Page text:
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I would like to propose that ministers are the most effective when they are spiritually renewed and refreshed. Anyone disagree with that premise? Didn’t think so. The question then is what practices bring spiritual renewal to those in ministerial leadership? Providing care for others is imperative in ministry but unless we care for ourselves, both spiritually and physically, the well from which we draw on to offer care grows dry. Methodist minister and educator Edward P. Wimberly’s book “Recalling Our Own Stories-Spiritual Renewal for Religious Caregivers,” gives three big ideas on spiritual renewal for ministers. To Wimberly, spiritual renewal is not an emotional high at a retreat weekend, or a renewed committment to personal holiness, or a fresh commitment to read the Bible more often (although each of these certainly brings renewal in their own way). The renewal Wimberly speaks of is much deeper and cuts to the core of the psychological self. Here are the ways Wimberly says we can find spiritual renewal as ministers.
- Remember Your Call: God calls men and women every day to ministry of various types. Student ministers, deacons and elders, Sunday-school teachers, and even occasional volunteers should be able to name how they felt called to the ministry they do. When did God call you to ministry? How did you hear God’s voice? What were your original motivations for getting into ministry? These are all questions Wimberly suggests we ask ourselves in seeking spiritual renewal. Remembering and reflecting on why we got into ministry in the first place is spiritually renewing because it takes us back to a place where God lit a passion in our hearts to serve. Have you ever attempted to identify your call story with the call story of someone in scripture? Moses had no sense of personal identity until he met God on a mountainside. Paul had the wrong sense of call until blinded by God’s light in an earth-shattering encounter. Samuel didn’t recognize God’s voice until a mentor helped him identify it. Esther had no sense of her unique gifts until a relative told her how she could serve God’s people. The list goes on of characters in scripture who God called in unique ways. Feeling burnt out? Frustrated with a situation in your ministry context? Take some time to reflect on God’s call in your life. Remember how you felt when God called you initially. Be renewed through allowing God to affirm your call again each day. A high sense of call is vital to spiritual health for ministers.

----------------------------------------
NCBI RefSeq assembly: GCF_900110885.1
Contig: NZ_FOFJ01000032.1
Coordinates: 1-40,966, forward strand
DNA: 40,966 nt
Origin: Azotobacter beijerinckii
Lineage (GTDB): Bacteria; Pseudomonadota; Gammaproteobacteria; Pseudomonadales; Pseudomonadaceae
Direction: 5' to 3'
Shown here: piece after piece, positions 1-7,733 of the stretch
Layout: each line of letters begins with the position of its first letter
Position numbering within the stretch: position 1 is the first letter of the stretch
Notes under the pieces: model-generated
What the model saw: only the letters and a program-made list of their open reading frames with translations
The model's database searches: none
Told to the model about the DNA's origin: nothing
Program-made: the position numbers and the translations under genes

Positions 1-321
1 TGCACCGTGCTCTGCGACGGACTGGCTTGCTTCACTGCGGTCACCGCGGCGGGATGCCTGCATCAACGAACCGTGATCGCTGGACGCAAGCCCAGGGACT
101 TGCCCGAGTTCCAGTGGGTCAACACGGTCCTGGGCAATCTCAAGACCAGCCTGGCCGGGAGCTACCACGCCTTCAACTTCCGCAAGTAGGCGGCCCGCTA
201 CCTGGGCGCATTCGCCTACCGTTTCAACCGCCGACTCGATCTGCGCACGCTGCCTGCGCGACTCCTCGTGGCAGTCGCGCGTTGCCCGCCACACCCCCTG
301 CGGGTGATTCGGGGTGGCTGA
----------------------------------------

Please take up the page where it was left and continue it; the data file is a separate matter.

- Explore Your Life Story: We all have a unique story that contributes to how we care for others. What’s your story? Pastors, youth ministers, camp counselors, and other types of ministers are given countless opportunities to provide pastoral care for those in the flock. It becomes important over time to periodically reflect on our ways of providing care, and acknowledge our own weaknesses and strengths in care giving. We are unable to effectively care for others without a strong sense of where we’ve come from and who we are. Consider your family story. Are there overarching narratives in your life that contribute to how you relate to others? Do you always act like a victim at church because you have always been the victim in your family? Do you feel obligated to please everyone all the time? Perhaps you had to play the peacemaker among siblings growing up and it is now rubbing off on how you deal with the parents of your youth group. Identifying our stories and the themes they contain is crucial to renewal both personally and spiritually. According to Wimberly, some common issues ministers deal with include perfectionism, workaholism, feeling a deep need not to repeat the mistakes of a past generation, too much self-sufficiency, and the need to control everything. Do any of these speak to you? Exploring our own stories helps us identify our weaknesses so that we can begin working on them.
- Be Accountable To Others: I recently learned that a colleague of mine had a father who was in ministry. The man would meet once a month with other ministers in the area for accountability. The conversation wasn’t anything you normally hear at a minister’s shindig. No one discussed how many butts were in seats last Sunday, how the weather was, or even how the local sports team was doing. The collegiality that these pastors had was MUCH deeper than these superficial topics. According to my colleague, “When they gathered, they focused on two things: (1) what are you celebrating (i.e. what’s going well)? and (2) what are you up against (what challenges are you facing)?” We should all find a small group or even a single friend that we can make ourselves vulnerable to. It is rare that I share my weaknesses with anyone in ministry, whether they are at my local church or not. This may be a personal flaw, but I believe that most of us are guilty of trying to be lone-rangers when it comes to our own spiritual health. Who is holding you accountable to live out your call? Who is holding you accountable to working on personal weaknesses and character flaws?